Teeth are disgusting. They’re these little chunks of calcified tissue, minerals, and whatever “dental pulp” is, hiding in our faces like ashamed, albino trolls. But, love ‘em or hate ‘em, people give you weird looks on the bus if you don’t have them. So, rather than doing the rational thing and gumming your way through life Grandma-style, enjoy these three inexpensive options for keeping those pearly whites from getting amber brown.
Ways to save on dental care
Brighter is the Groupon of dental care. Or maybe it’s the Uber, I’m not really sure how millennial analogies work. Either way, it allows you to search for dentists in your area. It provides photos, summaries, and even a rating system that links to Yelp. Best of all, Brighter offers substantial discounts on procedures and lets you know how much they’ll cost in advance.
I actually used Brighter for my last visit to the dentist, and I booked a teeth cleaning appointment for less than I’d ever paid before. How’d it go? It was terrible! All visits to the dentist are terrible — what did you expect? But beyond the usual agony and bright lights and discomfort and spitting, it was no worse than any other dental visit. Brighter also offers new patient discounts on most procedures, meaning you can skip from dentist to dentist if you want to keep costs low. Now some people think building a relationship with your dentist is important, but those people aren’t poor.
Most dental schools provide dental care to a select number of patients for as little as half the cost. The only catch? A dental student will be the one poking around inside your yap trap. Yes, there will be a supervising faculty member on hand at all times, and no, I’m sure that dental student won’t be nervous at all. But, just like French kissing in high school, how can you expect to get any better without spending some serious time inside that mouth?
In all seriousness, dental schools are supposed to provide excellent care, with standards every bit as high as any dental practice. However, treatment usually takes more time and requires more visits. An initial consultation is typically required, and it can take several days or weeks before you’re approved (or not approved) as a patient. Beyond that, the procedure itself is often slower because the instructors are teaching throughout. If you’re still interested, here’s a list of all accredited dental education programs in the U.S.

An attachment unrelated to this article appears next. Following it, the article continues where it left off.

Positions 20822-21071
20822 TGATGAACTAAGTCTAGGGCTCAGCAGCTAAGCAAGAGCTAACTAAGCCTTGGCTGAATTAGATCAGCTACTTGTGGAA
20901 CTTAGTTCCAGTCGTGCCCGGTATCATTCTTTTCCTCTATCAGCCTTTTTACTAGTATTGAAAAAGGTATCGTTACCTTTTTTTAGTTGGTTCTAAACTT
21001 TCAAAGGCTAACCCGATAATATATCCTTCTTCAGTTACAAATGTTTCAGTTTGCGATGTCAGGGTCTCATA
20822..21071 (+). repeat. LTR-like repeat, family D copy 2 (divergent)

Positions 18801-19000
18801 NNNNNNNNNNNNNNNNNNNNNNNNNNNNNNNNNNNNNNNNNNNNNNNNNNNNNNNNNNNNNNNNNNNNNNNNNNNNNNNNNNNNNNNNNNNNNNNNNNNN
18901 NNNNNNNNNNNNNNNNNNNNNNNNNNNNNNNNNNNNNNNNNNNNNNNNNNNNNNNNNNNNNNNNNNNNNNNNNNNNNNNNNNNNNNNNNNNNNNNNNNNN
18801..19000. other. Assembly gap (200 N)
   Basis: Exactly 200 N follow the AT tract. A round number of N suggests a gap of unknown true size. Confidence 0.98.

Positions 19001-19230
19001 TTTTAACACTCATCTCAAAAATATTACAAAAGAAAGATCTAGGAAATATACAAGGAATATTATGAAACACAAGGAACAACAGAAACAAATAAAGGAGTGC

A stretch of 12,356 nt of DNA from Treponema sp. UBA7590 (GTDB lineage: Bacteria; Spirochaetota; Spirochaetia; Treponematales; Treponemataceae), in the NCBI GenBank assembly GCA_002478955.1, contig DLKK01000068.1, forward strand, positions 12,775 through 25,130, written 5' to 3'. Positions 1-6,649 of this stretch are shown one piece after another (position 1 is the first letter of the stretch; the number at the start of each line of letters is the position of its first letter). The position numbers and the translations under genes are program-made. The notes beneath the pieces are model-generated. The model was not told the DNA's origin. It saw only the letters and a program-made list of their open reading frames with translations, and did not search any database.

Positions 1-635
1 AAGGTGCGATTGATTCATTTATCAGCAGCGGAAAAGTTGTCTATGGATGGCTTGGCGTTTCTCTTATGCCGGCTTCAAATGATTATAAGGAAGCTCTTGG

Dental hygiene schools can also offer high quality, low cost supervised care, albeit for fewer procedures. Here’s a list of dental hygiene programs. In case you’re curious about the difference, if doctors were dentists, dental hygienists would be the nurses (who do two-thirds of the same work). And if wishes were horses, then we’d be at war with a merciless army of super intelligent horses.
Free Dental Care
If you’re seriously short on cash, there are many groups dedicated to providing free dental care to those in need. For example, in Southern California (my neck of the woods), there are organizations like MEND, which offers nine dental clinics and hosted more than 4,700 patient visits in 2014, and SmileOnU, a team of volunteer dentists who also lead missions to countries like Cambodia and Nicaragua. I wish SmileOnU sounded a bit less like a threat from an evil clown, but beggars can’t be choosers. Unfortunately, there doesn’t seem to be a readily available national database of services, but you can search by city or state on Google. Or, if you absolutely must, on Bing, but honestly in that case I’d say just live with the cavity.
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In some cases, dentists might even come to you. If you live in Aspen, you might be lucky enough to see the MouthMobile, as long as you’re also unlucky enough to also need free dental care. The MouthMobile is a fully equipped dental office on wheels, complete with X-ray machines, treatment rooms, and that disgusting suction machine they jam into the corners of your mouth. They also sponsor NASCAR driver Danica Patrick, although make sure you’re not receiving a procedure on the MouthMobile on a day she’s behind the wheel.
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